The cost of practically everything is up since Joe Biden entered the White House. Many Floridians can now add flood insurance to the list.
Despite the efforts of Republicans in Congress – with Florida U.S. Sen. Marco Rubio among them – the Biden administration’s overhaul of the National Flood Insurance Program started on Friday.
According to FEMA, Risk Rating 2.0, as the initiative is known, represents “equity in action,” and is part of the agency’s “culture of preparedness.”
Yet it’s homeowners who ought to prepare – for higher insurance costs to match the spikes they’ve seen in the cost of gas, food, housing, and just about everything else since Biden took office.
E&E News reports that Risk Ratio 2.0, or RR2, will raise premiums for 3.8 million of the agency’s 5 million policyholders – including thousands who live in Florida.
By federal law, NFIP rate hikes are capped at 18 percent. By FEMA’s own admission, the rate hikes will vary because of several factors.
But a report by FEMA indicates 80 percent of Floridians with flood insurance will see higher rates because of RR2.
About 68 percent of them will see a rate increase that could tack on up to $120 a year.
Five percent could see their premiums jump by at least $240 a year.
On average, flood insurance costs $610 in areas of Florida considered moderate risk, and $1,198 a year in high-risk zones, according to the insurance website PolicyGenious.com.
FEMA asserts Risk Rating 2.0 “is not just a minor improvement, but a transformational leap forward” – because that is what the Biden administration is about, transforming America into something unrecognizable from what it was just three years ago.
Whereas floor insurance rates were set by the property’s elevation, FEMA claims it is now relying on “private sector data sets, catastrophe models and evolving actuarial science.”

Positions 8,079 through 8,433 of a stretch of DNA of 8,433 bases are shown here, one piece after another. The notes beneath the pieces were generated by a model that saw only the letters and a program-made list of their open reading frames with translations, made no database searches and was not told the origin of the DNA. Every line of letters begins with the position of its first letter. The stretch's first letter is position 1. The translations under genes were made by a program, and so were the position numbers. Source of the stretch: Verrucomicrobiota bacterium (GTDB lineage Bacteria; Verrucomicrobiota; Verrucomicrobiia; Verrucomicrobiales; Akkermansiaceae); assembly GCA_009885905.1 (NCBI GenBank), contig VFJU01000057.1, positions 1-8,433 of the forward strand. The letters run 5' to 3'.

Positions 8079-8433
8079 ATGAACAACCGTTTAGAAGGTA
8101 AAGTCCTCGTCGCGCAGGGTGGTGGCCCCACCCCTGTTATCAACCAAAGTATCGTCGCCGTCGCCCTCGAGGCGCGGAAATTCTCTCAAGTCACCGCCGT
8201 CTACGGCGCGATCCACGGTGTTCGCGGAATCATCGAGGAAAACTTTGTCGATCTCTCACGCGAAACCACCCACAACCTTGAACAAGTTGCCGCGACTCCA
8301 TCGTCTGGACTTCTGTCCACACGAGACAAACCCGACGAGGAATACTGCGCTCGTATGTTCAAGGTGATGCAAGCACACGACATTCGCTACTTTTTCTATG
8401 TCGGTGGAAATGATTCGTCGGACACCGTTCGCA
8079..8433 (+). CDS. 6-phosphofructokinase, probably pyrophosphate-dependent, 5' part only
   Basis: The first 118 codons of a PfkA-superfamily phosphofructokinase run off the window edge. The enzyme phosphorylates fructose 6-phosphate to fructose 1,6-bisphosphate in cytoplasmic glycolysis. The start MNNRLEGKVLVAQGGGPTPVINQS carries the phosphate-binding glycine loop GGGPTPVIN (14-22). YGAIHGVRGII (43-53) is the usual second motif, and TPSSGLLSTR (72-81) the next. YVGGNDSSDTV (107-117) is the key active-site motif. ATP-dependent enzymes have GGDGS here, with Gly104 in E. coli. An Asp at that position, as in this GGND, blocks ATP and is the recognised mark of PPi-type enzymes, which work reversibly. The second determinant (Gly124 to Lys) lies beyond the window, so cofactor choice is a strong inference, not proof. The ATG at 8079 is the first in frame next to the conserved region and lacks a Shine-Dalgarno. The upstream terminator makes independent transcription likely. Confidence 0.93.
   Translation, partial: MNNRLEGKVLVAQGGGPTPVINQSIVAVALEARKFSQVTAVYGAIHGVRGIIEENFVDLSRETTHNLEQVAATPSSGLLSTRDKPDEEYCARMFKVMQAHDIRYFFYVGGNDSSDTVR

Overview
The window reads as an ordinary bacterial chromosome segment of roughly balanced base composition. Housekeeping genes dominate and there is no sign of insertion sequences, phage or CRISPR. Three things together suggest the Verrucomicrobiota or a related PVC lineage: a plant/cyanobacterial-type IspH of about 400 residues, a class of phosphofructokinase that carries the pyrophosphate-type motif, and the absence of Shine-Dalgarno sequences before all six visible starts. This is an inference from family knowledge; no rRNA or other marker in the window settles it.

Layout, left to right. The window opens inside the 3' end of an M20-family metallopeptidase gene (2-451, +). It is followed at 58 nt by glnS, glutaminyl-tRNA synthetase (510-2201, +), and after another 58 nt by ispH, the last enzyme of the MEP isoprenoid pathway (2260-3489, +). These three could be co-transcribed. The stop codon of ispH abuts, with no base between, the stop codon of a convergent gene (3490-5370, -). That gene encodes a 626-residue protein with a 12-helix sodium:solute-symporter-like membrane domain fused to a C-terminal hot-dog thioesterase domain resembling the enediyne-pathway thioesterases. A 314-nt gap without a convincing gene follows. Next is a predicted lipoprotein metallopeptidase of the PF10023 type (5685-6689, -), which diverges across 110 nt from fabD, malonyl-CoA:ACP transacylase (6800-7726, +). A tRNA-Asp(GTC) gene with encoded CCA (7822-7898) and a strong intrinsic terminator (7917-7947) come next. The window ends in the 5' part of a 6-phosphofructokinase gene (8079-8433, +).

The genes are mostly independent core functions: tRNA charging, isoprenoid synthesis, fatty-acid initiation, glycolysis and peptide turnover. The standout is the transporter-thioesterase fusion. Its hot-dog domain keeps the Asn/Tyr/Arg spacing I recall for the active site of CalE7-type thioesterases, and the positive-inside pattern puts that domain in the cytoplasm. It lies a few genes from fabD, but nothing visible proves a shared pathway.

Its “tools to address rating disparities” include looking at flood frequency, types of floods (river overflow, storm surge, coastal erosion, and heavy rainfall), and distance to water as well as elevation and the cost to rebuild.
“Currently, policyholders with lower-valued homes are paying more than their share of the risk while policyholders with higher-valued homes are paying less than their share of the risk,” FEMA maintains. “Because Risk Rating 2.0 considers rebuilding costs, FEMA can equitably distribute premiums across all policyholders based on home value and a property’s unique flood risk.”
The problem is that FEMA apparently won’t explain anything specific about what will drive these rate hikes, according to Rubio and GOP Sens. Cindy Hyde-Smith and Roger Wicker of Mississippi and John Kennedy and Bill Cassidy of Louisiana, who introduced a bill this week to maintain existing rates until FEMA could better explain the program’s changes.
“Despite my repeated warnings, the Biden Administration is going full steam ahead with implementing Risk Rating 2.0. As a result, the majority of policyholders will see rate increases this week,” Rubio said in a statement earlier this week. “At the very least, homeowners deserve transparency with regard to the rate hikes – which is exactly what this legislation would provide.”
Hyde-Smith noted in a statement that FEMA moved forward despite homeowners not having the benefits of “notice and comment, an established policyholder premium appeals method, economic impact analysis, independent peer review, updated environmental impact statement, or assurance of data reliability.”
The bill the GOP senators introduced – the Homeowner Flood Insurance Transparency and Protection Act – would ensure that policyholders would see stable premiums until FEMA provided a basic analysis and disclosure requirements to justify the new methodology. One of its provisions would allow property owners to decide if they want to stick with the current situation or opt for FEMA’s approach.
“FEMA is acting with complete and astonishing disregard for the rights of individual citizens to understand and, if necessary, challenge their government,” Smith-Hyde said in a statement.
“Policyholders from coast-to-coast have the right to understand the data and processes used by FEMA to calculate the estimated flood risk and government-issued insurance costs for their homes or commercial properties. It is unconscionable that the technical underpinnings and real-world costs and benefits of RR2.0 are being concealed by the government.”
Disallowing full transparency, she added, “risks public mistrust, swift declines in residential and commercial property values, failure to accurately communicate flood risk, and further harm at the expense of the policyholder.”